Advantages of the Death Penalty
1 The death penalty deters a potential criminal from either committing a crime or from committing a more serious crime
The argument goes that for humans, the most daunting thing is to lose their life.
As such, the death penalty is the best deterrent.
2 Humane, painless, fast
Over the decades, execution methods have improved in that they are faster, painless, and more humane.
The argument put forward by those that are in favor of the death penalty is that serving a life sentence in prison is far more expensive than administering the death penalty.
4 No death penalty? More crimes
With no death penalty, there would be more crimes.
5 Satisfies victims or families of the victims
Administering the death penalty offers victims’ families some closure.
6 Revenge and retribution are not the same
The process of punishment should include retribution.
With no retribution, the victim’s family and friends, in addition to the general public would feel that justice was failing.
Disadvantages of the Death Penalty
1 Mistakes will be made
When someone is wrongly imprisoned, if they are exonerated, they are released and provided with compensation.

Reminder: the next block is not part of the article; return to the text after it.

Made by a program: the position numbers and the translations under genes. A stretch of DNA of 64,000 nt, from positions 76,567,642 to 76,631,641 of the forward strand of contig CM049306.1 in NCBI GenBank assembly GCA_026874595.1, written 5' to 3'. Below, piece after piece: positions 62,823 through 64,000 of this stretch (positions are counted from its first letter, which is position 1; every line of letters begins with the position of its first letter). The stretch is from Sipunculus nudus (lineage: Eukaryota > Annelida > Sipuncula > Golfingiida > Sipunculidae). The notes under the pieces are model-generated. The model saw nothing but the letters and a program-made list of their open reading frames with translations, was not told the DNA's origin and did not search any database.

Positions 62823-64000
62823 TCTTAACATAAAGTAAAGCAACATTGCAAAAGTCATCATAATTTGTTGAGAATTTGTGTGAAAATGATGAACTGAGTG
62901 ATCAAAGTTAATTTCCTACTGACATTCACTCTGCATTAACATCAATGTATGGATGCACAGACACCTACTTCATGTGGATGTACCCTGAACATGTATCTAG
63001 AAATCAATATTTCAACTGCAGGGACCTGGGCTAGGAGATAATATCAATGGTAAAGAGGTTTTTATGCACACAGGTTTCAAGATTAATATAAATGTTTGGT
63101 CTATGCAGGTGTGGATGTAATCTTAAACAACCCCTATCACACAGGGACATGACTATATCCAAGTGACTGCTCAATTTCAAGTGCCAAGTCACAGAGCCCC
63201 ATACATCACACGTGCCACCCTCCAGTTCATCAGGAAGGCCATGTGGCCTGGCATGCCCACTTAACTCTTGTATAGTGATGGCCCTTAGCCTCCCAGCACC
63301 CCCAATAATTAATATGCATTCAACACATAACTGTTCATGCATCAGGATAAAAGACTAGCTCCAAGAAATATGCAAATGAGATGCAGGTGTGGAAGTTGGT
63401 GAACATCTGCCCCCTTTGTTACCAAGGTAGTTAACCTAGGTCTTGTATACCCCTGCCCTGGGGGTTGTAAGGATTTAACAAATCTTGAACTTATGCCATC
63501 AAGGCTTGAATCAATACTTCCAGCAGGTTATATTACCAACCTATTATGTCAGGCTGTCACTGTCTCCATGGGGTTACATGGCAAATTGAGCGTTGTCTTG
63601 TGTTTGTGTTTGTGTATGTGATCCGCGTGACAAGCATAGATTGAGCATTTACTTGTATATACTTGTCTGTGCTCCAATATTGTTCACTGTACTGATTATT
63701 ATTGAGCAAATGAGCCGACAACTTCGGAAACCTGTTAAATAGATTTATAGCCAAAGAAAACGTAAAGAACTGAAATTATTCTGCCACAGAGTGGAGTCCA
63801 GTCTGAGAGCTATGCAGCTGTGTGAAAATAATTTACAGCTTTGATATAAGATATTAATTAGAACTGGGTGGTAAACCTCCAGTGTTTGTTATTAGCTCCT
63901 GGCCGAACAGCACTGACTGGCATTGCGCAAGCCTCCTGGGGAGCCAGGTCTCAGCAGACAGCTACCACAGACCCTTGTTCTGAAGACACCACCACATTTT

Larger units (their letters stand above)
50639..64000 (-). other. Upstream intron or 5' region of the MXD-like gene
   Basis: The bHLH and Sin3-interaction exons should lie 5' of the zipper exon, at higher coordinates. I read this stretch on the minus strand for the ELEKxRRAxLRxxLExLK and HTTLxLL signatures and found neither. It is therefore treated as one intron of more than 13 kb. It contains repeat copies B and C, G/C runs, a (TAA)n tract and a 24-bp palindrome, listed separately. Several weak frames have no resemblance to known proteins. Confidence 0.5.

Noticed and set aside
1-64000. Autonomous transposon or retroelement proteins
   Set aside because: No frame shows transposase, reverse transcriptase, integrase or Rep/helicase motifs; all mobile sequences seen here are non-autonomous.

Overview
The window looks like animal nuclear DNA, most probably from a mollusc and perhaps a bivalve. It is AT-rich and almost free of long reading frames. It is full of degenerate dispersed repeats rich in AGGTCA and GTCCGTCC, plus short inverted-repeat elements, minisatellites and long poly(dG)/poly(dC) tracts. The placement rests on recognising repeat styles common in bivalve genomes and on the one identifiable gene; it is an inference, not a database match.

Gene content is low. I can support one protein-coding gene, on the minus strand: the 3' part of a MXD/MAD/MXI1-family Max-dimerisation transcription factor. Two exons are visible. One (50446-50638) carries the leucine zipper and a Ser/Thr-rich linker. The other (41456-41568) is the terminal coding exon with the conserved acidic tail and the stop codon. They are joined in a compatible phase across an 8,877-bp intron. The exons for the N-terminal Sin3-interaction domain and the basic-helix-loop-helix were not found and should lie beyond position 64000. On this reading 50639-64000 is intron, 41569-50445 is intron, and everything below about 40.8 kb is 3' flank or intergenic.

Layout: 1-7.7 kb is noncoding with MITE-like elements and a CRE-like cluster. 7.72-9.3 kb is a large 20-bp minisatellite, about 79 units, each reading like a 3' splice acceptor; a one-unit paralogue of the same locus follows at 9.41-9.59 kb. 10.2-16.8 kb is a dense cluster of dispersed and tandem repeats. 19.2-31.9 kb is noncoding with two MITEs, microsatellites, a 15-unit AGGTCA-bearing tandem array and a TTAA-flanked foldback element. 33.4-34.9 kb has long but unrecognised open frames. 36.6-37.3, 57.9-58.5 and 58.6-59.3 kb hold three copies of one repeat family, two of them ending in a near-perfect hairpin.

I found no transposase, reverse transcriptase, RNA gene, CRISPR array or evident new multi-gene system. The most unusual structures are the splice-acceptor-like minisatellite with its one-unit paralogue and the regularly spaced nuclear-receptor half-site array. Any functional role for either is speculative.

On the other hand, those that have been put to death can never be compensated.
2 Cost-effective? No
People who are not in favor of the death penalty – or at least some of them – would argue that execution is, in fact, more expensive than imprisoning someone for life.
3 Does the death penalty actually work in being a deterrent?
Is there any credible proof that the death penalty works as a solid deterrent?
In those U.S. states where the death penalty has been abolished, the rate of serious criminal offense, e.g. murder, has seen little change one way or the other.
4 A lifetime of imprisonment is worse than execution
There is nothing, whatsoever, that’s appealing about spending the remainder of your days inside a prison cell.
5 Religious arguments against
For Christians, life is God given and sacred. It is in the afterlife that divine judgement is to be made.